In a small study supported by the California Walnut Commission, diets containing walnuts or fish both derived cardiovascular benefit – although each diet had a different effect on lipid parameters.
Twenty-five adults with normal to mild hyperlipidemia were randomly assigned to a control diet that did not include nuts or fish, a walnut diet providing 42.5 grams of walnuts (about 1.5 ounces), or a fish diet containing 113 grams (4 ounces) of fish twice a week. The feeding periods lasted for four weeks each, and all participants crossed over to the others. All diets contained the same number of calories.
Compared to the control diet, the walnut diet resulted in reductions in total and LDL cholesterol. The fish diet showed no improvements in total and low-density lipoprotein (LDL or “bad”) cholesterol, but reduced triglycerides and raised high-density lipoprotein (HDL or “good”) cholesterol.
Nutrition Tip: Although walnuts are a source of omega-3 fat (derived from the plant form of omega-3, called alpha-linolenic acid), they do not produce the same impact on lipids as fish consumption. This study just adds to the growing body of evidence linking both nuts and fish to improved overall cardiovascular health. It also encourages us to choose a variety of food sources rather than a single food or nutrient to improve our hearts.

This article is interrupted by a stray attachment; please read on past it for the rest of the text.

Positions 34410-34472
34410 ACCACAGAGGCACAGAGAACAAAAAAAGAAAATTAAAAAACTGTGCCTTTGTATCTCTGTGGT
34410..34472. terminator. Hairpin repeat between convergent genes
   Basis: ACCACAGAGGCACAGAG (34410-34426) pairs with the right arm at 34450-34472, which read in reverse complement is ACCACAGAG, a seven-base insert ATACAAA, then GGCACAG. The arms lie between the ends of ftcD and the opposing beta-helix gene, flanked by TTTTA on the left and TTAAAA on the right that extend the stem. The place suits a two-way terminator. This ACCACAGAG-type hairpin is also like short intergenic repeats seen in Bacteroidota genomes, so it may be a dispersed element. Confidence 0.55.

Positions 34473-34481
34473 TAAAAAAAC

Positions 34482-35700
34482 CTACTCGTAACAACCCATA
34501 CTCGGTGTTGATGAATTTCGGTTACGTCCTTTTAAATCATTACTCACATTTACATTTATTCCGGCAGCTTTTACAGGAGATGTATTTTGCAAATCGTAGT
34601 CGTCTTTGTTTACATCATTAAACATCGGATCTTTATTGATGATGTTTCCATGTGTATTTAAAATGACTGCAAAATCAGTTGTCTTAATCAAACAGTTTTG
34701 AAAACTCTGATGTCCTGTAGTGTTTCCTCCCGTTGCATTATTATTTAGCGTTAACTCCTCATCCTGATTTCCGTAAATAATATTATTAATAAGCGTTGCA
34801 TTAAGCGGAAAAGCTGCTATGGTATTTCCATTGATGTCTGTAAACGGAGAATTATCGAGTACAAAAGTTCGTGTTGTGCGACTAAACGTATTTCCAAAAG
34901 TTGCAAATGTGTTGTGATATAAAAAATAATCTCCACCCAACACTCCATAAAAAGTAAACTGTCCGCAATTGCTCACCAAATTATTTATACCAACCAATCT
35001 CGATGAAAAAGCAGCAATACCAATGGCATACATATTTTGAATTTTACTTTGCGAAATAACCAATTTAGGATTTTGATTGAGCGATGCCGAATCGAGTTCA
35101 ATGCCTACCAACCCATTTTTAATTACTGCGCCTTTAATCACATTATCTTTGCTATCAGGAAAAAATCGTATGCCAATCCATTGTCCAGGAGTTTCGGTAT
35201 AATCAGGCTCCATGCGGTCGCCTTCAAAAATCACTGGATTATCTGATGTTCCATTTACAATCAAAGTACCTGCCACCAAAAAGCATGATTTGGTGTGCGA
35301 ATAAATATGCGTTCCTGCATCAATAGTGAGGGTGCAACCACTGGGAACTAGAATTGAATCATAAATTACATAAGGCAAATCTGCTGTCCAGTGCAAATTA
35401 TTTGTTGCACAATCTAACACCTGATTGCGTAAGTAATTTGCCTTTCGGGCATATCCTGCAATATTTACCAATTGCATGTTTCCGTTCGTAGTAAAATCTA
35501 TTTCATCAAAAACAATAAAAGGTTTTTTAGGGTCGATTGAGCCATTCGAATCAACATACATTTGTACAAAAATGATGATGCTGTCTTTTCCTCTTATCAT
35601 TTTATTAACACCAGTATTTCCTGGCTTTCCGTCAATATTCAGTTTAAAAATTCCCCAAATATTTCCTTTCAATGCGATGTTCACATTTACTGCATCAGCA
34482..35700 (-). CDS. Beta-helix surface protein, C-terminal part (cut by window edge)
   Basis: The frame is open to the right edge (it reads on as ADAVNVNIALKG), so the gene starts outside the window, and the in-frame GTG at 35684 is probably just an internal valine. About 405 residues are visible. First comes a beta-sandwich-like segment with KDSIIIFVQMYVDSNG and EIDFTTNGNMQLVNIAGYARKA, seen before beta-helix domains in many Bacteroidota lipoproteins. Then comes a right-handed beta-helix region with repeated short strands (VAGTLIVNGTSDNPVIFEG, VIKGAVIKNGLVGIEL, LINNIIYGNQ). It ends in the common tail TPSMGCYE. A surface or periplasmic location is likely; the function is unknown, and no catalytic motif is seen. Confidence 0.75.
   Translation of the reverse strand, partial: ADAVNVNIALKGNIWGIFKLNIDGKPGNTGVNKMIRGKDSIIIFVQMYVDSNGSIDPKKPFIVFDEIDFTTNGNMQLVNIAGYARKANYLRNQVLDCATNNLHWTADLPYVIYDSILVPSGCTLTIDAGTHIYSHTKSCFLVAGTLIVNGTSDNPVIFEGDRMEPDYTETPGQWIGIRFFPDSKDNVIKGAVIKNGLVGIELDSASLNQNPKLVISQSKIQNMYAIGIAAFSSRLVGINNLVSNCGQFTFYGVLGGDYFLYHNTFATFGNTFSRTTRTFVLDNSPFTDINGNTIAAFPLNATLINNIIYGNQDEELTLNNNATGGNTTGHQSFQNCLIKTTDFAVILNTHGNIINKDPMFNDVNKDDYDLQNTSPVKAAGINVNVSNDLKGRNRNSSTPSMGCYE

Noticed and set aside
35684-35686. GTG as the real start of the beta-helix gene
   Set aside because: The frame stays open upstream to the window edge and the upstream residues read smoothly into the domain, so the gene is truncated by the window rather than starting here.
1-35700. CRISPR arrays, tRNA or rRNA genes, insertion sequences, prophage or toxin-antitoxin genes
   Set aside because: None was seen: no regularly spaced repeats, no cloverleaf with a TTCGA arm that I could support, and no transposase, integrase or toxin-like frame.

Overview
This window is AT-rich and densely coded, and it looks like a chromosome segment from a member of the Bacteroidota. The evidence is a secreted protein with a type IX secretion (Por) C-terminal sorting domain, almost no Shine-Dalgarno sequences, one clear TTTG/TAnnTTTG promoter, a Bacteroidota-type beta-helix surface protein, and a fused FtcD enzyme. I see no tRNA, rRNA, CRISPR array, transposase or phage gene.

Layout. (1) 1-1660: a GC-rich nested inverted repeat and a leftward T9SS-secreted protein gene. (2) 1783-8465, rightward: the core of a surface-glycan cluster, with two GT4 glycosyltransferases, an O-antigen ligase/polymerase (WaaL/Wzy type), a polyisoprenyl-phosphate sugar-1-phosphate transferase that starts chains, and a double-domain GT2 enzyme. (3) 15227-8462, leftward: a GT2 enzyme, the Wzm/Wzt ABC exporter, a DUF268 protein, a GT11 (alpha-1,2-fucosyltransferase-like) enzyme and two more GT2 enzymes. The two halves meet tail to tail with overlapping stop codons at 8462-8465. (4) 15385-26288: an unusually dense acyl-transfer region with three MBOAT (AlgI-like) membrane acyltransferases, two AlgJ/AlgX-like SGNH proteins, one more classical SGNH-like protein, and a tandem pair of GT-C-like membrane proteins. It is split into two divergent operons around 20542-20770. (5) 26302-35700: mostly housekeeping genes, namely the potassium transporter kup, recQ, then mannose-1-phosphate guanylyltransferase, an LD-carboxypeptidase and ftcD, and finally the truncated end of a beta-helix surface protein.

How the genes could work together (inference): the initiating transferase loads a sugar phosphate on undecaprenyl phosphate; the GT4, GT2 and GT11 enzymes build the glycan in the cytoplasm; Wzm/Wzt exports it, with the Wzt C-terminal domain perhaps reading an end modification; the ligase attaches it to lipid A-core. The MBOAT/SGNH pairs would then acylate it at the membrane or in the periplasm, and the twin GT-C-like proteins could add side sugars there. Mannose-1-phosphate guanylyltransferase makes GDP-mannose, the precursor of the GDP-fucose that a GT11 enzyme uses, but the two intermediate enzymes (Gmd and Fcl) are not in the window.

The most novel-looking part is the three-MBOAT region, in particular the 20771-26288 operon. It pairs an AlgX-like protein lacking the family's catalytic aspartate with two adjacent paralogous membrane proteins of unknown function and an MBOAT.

Rajaram S, Haddad EH, Mejia A, Sabate J. Walnuts and fatty fish influence serum lipid fractions in normal to mildly hyperlipidemic individuals: a randomised controlled study. AJCN 2009; 89(5):1657S-1663S
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Written by Melissa Ohlson, M.S, R.D., L.D., Preventive Cardiology and Rehabilitation.